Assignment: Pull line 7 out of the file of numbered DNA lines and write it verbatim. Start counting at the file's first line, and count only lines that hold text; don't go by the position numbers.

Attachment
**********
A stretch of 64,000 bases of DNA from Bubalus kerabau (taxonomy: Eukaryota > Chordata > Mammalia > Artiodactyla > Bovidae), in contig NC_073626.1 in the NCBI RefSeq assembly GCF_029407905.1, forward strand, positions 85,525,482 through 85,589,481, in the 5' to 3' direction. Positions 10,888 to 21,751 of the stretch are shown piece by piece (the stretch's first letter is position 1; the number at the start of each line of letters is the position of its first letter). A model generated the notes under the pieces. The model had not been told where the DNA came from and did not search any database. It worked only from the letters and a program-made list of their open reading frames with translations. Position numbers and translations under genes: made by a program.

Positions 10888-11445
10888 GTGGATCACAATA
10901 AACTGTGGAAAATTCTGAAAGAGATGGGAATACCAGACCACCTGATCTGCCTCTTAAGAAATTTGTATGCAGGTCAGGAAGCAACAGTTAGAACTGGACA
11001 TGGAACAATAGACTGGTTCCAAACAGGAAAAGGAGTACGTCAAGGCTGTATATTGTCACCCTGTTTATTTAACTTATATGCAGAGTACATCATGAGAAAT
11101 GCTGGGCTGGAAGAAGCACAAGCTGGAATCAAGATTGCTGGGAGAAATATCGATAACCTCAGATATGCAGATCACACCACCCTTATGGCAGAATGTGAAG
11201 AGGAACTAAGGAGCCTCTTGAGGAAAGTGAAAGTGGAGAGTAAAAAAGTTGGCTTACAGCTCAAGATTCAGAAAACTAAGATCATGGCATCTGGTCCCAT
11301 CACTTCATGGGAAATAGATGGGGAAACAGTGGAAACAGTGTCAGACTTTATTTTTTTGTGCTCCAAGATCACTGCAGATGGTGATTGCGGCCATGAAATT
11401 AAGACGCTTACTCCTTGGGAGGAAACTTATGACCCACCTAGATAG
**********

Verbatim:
11201 AGGAACTAAGGAGCCTCTTGAGGAAAGTGAAAGTGGAGAGTAAAAAAGTTGGCTTACAGCTCAAGATTCAGAAAACTAAGATCATGGCATCTGGTCCCAT